ISSN 2398-2977      

Bacteroides fragilis





  • Obligate anaerobic, Gram-negative, rod-shaped bacteria within the Bacteroidaceae family.
  • Kingdom: Bacteria.
  • Phylum: Bacteroidetes.
  • Class: Bacteroidetes.
  • Order: Bacteroidales.
  • Family: Bacteroidaceae.
  • Genus: Bacteroides.
  • Species: fragilis.

Active Forms

This article is available in full to registered subscribers

Sign up now to obtain ten tokens to view any ten Vetlexicon articles, images, sounds or videos, or Login

Clinical Effects

Pathological effects

  • B. fragilis is the most commonly isolated Bacteroidaceae in clinical specimens but is one of the least common in fecal flora. Their increased pathogenicity is partly a result of their ability to produce a capsule containing two specific polysaccharides, which gives increased protection against phagocytosis within the body, and also seem to stimulate abscess formation. There may also be synergism with other non-encapsulated bacteria, leading to enhanced survival of the latter and increased pathogenicity.
  • B. fragilis is the most commonly isolated anaerobic bacteria isolated from lower respiratory tract infections, including bacterial pneumonia Lung: pnuemonia - bacterial, pleuritis Lung: pleuropneumonia - bacterial (pleuritis), and lung abscesses Lung: abscess, often in the presence of a variety of other aerobic and facultatively anaerobic bacteria. There may be synergy between the different organisms, including protection from phagocytosis, production of essential growth factors, and lowering of local oxygen concentrations.
  • Obligate anaerobic bacteria are the most frequently isolated bacteria from cases of equine peritonitis Abdomen: peritonitis, and B. fragilis was found in 10-20% of cases in one survey. Mixed infections of Gram-negative aerobic and anaerobic infections are common and there is evidence of synergism between the various bacteria. The presence of B. fragilis infection tends to result in chronic abscessation often with a slower chronic progression to the disease.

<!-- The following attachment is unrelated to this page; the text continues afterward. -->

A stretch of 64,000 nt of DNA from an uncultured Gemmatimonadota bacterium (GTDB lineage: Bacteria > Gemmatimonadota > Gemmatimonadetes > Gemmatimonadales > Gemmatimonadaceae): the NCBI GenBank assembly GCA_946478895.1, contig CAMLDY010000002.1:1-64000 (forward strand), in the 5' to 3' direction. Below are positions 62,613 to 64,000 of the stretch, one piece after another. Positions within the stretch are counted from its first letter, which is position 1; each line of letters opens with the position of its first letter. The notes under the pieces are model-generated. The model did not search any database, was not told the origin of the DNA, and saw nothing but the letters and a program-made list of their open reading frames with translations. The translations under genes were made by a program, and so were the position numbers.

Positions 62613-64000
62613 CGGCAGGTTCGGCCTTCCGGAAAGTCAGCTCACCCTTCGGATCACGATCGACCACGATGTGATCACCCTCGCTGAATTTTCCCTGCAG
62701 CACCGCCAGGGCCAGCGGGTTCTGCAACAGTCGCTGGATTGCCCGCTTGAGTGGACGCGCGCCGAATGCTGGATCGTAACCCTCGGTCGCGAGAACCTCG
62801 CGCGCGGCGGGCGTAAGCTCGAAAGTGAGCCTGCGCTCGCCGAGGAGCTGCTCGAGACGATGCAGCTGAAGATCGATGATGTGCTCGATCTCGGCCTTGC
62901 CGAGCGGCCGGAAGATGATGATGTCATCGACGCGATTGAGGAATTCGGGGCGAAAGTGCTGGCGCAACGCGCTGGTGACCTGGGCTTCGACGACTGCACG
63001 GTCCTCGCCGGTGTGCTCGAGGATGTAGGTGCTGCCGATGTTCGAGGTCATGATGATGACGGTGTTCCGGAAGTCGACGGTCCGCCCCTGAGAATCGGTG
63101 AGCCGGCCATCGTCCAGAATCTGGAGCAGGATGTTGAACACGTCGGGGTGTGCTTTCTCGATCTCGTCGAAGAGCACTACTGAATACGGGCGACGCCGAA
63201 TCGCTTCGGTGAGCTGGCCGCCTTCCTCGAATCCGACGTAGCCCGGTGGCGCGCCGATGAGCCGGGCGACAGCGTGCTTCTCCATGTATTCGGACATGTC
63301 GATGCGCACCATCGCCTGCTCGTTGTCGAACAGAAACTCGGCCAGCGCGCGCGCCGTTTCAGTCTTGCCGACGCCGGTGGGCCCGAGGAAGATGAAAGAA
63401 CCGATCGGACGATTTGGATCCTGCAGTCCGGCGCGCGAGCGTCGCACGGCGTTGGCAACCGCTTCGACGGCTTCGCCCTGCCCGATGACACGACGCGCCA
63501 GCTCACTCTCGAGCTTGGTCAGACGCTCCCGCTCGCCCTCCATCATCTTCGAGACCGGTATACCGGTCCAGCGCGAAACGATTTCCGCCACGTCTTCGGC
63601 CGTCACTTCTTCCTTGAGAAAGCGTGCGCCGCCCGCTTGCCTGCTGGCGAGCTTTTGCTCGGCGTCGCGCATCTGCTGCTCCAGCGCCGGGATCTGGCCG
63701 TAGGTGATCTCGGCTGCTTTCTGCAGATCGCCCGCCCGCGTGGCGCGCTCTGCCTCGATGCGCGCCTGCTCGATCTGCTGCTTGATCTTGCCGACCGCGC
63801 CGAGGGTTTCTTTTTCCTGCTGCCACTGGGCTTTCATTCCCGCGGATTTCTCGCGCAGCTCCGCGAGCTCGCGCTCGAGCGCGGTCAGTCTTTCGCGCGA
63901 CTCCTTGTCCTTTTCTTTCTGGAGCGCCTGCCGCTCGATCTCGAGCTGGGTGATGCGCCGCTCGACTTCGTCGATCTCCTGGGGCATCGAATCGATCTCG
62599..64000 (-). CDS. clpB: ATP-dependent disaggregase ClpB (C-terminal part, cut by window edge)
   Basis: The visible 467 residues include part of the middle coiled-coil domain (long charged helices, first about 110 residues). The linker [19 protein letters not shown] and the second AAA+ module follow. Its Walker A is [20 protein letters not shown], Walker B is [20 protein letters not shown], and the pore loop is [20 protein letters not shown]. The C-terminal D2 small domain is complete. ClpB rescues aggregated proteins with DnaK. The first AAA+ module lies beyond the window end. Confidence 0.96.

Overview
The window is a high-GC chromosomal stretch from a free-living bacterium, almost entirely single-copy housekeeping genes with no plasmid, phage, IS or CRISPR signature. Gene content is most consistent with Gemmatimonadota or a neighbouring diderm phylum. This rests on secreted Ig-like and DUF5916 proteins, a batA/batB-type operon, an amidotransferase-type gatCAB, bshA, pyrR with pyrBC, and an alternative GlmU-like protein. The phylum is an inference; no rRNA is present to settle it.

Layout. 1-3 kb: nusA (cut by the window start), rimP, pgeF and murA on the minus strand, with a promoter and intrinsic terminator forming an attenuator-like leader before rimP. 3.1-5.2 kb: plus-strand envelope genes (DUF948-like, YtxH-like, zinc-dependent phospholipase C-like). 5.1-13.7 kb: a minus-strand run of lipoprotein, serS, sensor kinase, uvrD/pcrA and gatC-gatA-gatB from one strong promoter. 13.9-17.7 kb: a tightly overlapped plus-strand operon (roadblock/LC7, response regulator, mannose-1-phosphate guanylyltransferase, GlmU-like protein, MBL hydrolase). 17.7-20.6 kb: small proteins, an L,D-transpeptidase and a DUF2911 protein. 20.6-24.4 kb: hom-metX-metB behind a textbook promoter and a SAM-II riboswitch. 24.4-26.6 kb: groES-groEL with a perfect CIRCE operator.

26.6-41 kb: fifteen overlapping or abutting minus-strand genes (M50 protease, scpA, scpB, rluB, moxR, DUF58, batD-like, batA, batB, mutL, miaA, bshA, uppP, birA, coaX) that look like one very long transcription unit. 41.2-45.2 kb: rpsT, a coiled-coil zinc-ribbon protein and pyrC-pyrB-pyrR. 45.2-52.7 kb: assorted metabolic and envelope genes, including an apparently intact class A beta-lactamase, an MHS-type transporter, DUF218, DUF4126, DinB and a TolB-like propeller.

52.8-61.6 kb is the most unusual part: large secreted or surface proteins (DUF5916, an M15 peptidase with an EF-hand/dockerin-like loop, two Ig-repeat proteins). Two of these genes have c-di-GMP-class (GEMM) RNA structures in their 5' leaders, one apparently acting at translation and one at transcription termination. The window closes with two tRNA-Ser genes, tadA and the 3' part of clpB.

• The role of anerobic bacteria in equine endometritis Uterus: endometritis - bacterial is not always clear but they are commonly isolated alone or in mixed populations. B. fragilis is the most commonly isolated of the anaerobic bacteria. Samples taken post partum, and especially at the foal heat, are the most likely to lead to anaerobe bacterial culture.
  • There are occasional reports in the equine scientific literature of culture B. fragilis from cases of septicemia Foal: neonatal septicemia syndrome, cholangiohepatitis Liver: cholangiohepatitis and cholelithiasis, ulcerative keratitis Keratitis: traumatic - ulcerative, and peri-oral/endodontical/apical molar dental infections Teeth: dental disease - overview.
  • Enterotoxigenic strains of B. fragilis have been associated with the incidence of diarrhea in man and domestic animals. In one survey, strains were isolated from the feces of 25% of Thoroughbred foals of up to 7 days old which were affected with naturally occurring diarrhea. Up to 10% of these foals died. Other infectious agents were also isolated in some of these cases.


Control via chemotherapies

  • In general, B. fragilis is susceptible to metronidazole Metronidazole at 15-25 mg/kg PO BID and beta lactam/beta-lactamase inhibitor Therapeutics: beta-lactam antibacterials combinations.
  • It is inherently resistant to penicillin, ampicillin/amoxicillin, and first generation cephalosporins due to the production of beta lactamase.
  • There has been increased evidence in recent years of resistance, particularly in human medicine.


This article is available in full to registered subscribers

Sign up now to obtain ten tokens to view any ten Vetlexicon articles, images, sounds or videos, or Login

Further Reading


Refereed Papers

  • Recent references from PubMed and VetMedResource.
  • Myers L L et al (1987) Diarrhea associated with enterotoxigenic B. fragilis in foals. Am J Vet Res 48 (11), 1565 PubMed.

Other sources of information

  • Sellon D C & Long M (2014) Eds. Equine Infections Disease. Elsevier, USA.
  • van der Kolk J H & Veldhuis Kroeze E J B (2013) Infectious Diseases in the Horse: Diagnosis, Pathology, Management, and Public Health. CRC Press.
  • McVey D S, Kennedy M & Chengappa M M (2013) Eds Veterinary Microbiology. 3rd edn. Wiley-Blackwell.

Can’t find what you’re looking for?

We have an ever growing content library on Vetlexicon so if you ever find we haven't covered something that you need please fill in the form below and let us know!


To show you are not a Bot please can you enter the number showing adjacent to this field

 Security code